In 2008 and 2009, Uthaisangsuk et al. [4] and Dünckelmeyer et al. [16] used the maximum load recorded in the load-displacement curve to identify the first crack. However, in 2014 and 2015, Kremspaszky et al. [15] and Hu et al. [37] stated that the firstobserved through-thickness crack does not correspond with the maximum load and that the characteristics of the force-displacement curve near the maximum punch force strongly depends on the edge condition, the hole expansion geometry and the material behaviour (strain hardening, damage evolution and fracture toughness). In order to avoid the errors introduced by this force technique, some authors used artificial vision methods to identify the first crack, recording the test with cameras [13,18,37] or 3D DIC techniques [16,29]. This 3D DIC improves the test results in two aspects. Firstly, as it is an amplified image, it is much easier to determine when the first through thickness crack occurs. Secondly, 3D DIC is capable to obtain the deformation on the surface of the specimen despite the deformation happens in a 3D space due to the large rotation and out-of-plane displacement. This gives the capability of checking images frame by frame to specify the exact time when first through thickness crack happens and calculating HER at that time.

Under the knowledge of the authors, no study has been performed to analyse the influence the post cracking springback has on the HER measurement. Due to the springback, the diameter of the hole at the crack moment is reduced when the punch is moved out and therefore an error is introduced when the diameter is measured after the test. It is important to take into consideration this error due to the springback. In the hole expansion test, elastic recovery is caused mainly by two parameters: the own springback of the material and the effect the crack has on it. This complexity, leads to have difficulties in performing the inverse simulation by means of simulation code. Furthermore, it is known that the prediction of the HER depends on the accuracy of the FEM model. Therefore, in this work the effect of the springback is directly analysed experimentally.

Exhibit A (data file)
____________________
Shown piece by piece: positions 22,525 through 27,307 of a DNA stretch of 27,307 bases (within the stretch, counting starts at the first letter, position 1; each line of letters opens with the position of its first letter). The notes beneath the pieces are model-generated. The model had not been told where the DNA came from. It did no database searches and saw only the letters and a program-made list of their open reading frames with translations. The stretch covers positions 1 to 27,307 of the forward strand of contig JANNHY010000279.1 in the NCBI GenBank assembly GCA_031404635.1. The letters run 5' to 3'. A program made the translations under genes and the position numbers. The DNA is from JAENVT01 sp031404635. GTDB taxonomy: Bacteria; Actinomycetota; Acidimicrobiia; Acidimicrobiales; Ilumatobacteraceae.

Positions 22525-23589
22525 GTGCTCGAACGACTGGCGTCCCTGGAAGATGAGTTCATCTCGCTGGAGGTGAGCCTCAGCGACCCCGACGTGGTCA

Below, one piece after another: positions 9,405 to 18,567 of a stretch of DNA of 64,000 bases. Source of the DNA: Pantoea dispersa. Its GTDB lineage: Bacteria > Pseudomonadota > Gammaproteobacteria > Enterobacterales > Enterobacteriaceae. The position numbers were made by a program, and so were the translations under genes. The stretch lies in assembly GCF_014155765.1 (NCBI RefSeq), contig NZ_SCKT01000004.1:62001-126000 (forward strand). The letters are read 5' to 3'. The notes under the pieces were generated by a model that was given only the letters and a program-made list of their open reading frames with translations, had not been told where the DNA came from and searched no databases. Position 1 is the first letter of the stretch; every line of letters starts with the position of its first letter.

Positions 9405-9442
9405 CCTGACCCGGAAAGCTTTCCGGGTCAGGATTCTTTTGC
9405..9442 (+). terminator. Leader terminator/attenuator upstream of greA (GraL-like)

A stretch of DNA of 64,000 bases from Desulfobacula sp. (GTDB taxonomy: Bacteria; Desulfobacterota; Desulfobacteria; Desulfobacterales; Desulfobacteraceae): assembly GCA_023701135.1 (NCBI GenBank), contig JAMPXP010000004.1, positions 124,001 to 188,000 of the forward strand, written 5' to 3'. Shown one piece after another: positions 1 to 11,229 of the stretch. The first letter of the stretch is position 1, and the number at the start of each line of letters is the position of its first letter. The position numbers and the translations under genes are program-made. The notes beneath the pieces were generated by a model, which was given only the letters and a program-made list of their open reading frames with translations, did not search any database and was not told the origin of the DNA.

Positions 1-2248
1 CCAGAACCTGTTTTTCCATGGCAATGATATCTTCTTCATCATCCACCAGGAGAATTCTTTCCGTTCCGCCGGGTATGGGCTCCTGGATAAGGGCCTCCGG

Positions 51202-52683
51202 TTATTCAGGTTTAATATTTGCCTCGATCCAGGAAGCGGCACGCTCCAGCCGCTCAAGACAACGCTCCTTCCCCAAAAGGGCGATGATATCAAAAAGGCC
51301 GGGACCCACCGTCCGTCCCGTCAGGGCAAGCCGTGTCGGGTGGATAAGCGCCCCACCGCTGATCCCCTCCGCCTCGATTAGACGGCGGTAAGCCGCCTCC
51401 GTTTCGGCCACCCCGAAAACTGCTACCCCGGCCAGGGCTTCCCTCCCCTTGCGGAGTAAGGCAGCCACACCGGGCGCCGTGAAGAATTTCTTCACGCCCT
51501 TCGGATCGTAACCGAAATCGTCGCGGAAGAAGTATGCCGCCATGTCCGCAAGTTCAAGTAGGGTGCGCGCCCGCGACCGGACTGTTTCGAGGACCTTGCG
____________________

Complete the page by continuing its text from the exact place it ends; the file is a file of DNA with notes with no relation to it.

The main objective of the present work has been to analyse the influence of the springback on the HER determination. Although several authors [16,29] have moved to using image analysis several years ago to stop the tests and calculate HER, that method involves using 2 cameras, a DIC system and a mirror. However, the new online method presented in this work, enables to obtain the same results in a simple way using a straightforward method that needs a simple. Two different materials have been analysed, the mild steel DX54D which has low tensile strength as well as low springback and a Third Generation steel Fortiform1050 in which the springback is high due to its high strength. Then the influence of these differences at different tests velocities on the obtained HER values has been analysed. The diameter of the hole has been measured using online techniques and compared to the post-test measured value.

Materials and Equipment

Materials

In this work, two steels were analysed: a Fortiform 1050 and DX54D. On the one hand, the Fortiform 1050 is a Third Generation Ultra High Strength Steel and it is used to provide additional weight reduction thanks to its higher mechanical properties compared to that of conventional Advanced High Strength Steels (AHSS) while keeping the same formability (similar formability to a DP780). This steel allows the realization of lightweight structural elements by a cold forming method such as stamping. On the other hand, the DX54D is a high formability steel used for deep drawing operations usually for body panels. The Fortiform 1050 has a low deformation and a high springback while the DX54D has high deformation and low springback. Table 1 lists each material’s thickness and mechanical properties.

Table 1: Thickness and main mechanical properties of the analysed materials.


In order to assure the repeatability of the hole expansion test, ten circular specimens of each material were laser cut. The outer diameters were 95mm and the inner holes were 10mm.

Equipment